This section will guide you on how to deploy ParadeDB to an AWS instance. You need to have an AWS account, and optionally the AWS CLI installed.

Step-by-Step Guide

Selecting an AWS EC2 Instance

Instance Type

The first step is to launch an EC2 instance. If you are looking for a production ready setup, we recommend storage-optimized instances like the i3 or d3 families. If you are only testing or need a development setup, you can use a general-purpose instance like the t3 or m5 family.


We recommend you add storage to your instance using EBS volumes. Generally, for indexing and search it is recommended to use fast SSD storage. For starting out, general purpose storage will serve fine. However, if you are looking for a more performant setup, you can use provisioned iops volumes like io1 and io2. The instance needs at least 16GB of storage to install ParadeDB, in addition to any amount of storage you expect to store within your PostgreSQL database.


You can use any AMI, as long as you can install Docker and Docker-compose to it. We recommend using the latest Ubuntu LTS AMI.

After you have selected the right instance for your needs, you can launch an instance via the console using the “Launch instance” button, or you can use the AWS CLI to do so.


Create an EC2 Security Group with an ingress rule on the port where ParadeDB will be exposed, by default 5432.

Installing ParadeDB

Step 1: Connect to the Instance

Open your terminal or command prompt and navigate to the directory where you saved the *.pem file associated with your EC2 instance. Connect to the instance using SSH:

ssh -i "your-key-file.pem" ubbuntu@your-instance-public-ip

Step 2: Install Docker Engine on the Instance

The instructions below assume you are on a Debian-based image. If you picked a different AMI, you will need to use the appropriate package manager (i.e. yum, etc.). Update the installed packages and add the Docker repository:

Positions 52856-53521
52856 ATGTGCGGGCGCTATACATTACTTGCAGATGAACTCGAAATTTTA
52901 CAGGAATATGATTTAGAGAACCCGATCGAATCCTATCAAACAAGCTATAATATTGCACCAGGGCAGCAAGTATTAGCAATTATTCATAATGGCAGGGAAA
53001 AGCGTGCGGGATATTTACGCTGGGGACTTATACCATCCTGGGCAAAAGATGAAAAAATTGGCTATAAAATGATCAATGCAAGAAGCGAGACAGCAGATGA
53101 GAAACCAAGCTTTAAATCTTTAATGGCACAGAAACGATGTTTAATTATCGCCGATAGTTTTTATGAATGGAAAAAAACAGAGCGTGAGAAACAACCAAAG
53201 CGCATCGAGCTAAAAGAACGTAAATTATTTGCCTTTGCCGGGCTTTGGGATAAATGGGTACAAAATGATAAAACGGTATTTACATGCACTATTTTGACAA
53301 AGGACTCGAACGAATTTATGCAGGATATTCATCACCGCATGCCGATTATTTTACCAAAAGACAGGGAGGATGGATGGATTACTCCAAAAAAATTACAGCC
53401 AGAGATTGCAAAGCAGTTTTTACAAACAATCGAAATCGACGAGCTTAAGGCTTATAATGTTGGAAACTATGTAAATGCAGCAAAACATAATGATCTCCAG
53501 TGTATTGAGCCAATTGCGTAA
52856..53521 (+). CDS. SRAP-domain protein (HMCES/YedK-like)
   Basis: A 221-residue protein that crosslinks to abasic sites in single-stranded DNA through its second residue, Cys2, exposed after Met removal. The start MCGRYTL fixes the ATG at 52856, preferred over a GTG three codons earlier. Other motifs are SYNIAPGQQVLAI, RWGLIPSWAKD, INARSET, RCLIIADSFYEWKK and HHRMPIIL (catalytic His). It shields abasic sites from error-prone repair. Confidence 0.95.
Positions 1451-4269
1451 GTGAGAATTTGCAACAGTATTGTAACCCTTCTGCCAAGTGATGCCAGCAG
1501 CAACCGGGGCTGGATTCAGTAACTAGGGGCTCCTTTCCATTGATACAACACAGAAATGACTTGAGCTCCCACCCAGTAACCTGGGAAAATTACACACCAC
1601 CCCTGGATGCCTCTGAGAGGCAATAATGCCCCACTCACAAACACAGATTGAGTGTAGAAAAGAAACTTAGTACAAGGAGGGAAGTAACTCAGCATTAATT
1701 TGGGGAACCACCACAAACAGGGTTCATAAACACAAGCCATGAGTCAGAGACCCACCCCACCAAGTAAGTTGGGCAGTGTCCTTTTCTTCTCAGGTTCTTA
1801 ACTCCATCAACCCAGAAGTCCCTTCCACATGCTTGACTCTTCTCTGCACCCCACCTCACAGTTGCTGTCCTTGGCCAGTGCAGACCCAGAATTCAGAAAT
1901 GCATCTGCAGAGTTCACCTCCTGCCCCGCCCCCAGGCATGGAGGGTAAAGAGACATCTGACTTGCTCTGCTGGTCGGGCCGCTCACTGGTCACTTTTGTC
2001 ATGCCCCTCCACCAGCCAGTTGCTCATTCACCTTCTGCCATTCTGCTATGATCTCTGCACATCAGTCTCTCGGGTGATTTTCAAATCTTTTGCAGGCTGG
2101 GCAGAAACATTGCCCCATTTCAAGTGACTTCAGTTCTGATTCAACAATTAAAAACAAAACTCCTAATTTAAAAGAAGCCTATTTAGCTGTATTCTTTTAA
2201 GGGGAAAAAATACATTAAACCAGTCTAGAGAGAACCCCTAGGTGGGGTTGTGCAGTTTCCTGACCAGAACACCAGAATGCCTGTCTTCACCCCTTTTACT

# Add Docker's official GPG key:
sudo apt-get update
sudo apt-get install ca-certificates curl gnupg
sudo install -m 0755 -d /etc/apt/keyrings
curl -fsSL | sudo gpg --dearmor -o /etc/apt/keyrings/docker.gpg
sudo chmod a+r /etc/apt/keyrings/docker.gpg

# Add the repository to Apt sources:
echo \
  "deb [arch="$(dpkg --print-architecture)" signed-by=/etc/apt/keyrings/docker.gpg] \
  "$(. /etc/os-release && echo "$VERSION_CODENAME")" stable" | \
  sudo tee /etc/apt/sources.list.d/docker.list > /dev/null
sudo apt-get update

Install Docker:

sudo apt-get install docker-ce docker-ce-cli docker-buildx-plugin docker-compose-plugin

Allow usage for non-root users:

sudo groupadd docker
sudo usermod -aG docker $USER

# Activate changes on groups
newgrp docker

After adding the user to the Docker group, it’s recommended to log out and log back in for the changes to take effect.

Step 3: Run the ParadeDB image

Pull and run the ParadeDB Docker image:

docker run \
  -d \
  -e POSTGRES_USER=<user> \
  -e POSTGRES_PASSWORD=<password> \
  -e POSTGRES_DB=<dbname> \
  -p 5432:5432 \
  -d \

Verify that the PostgreSQL server is running:

psql postgresql://your-user:your-password@your-instance-ip:5432/your-db

Make sure that your instance can accept connections on the TCP port where PostgreSQL is running.

That’s it! You can now connect to your ParadeDB instance and start writing queries.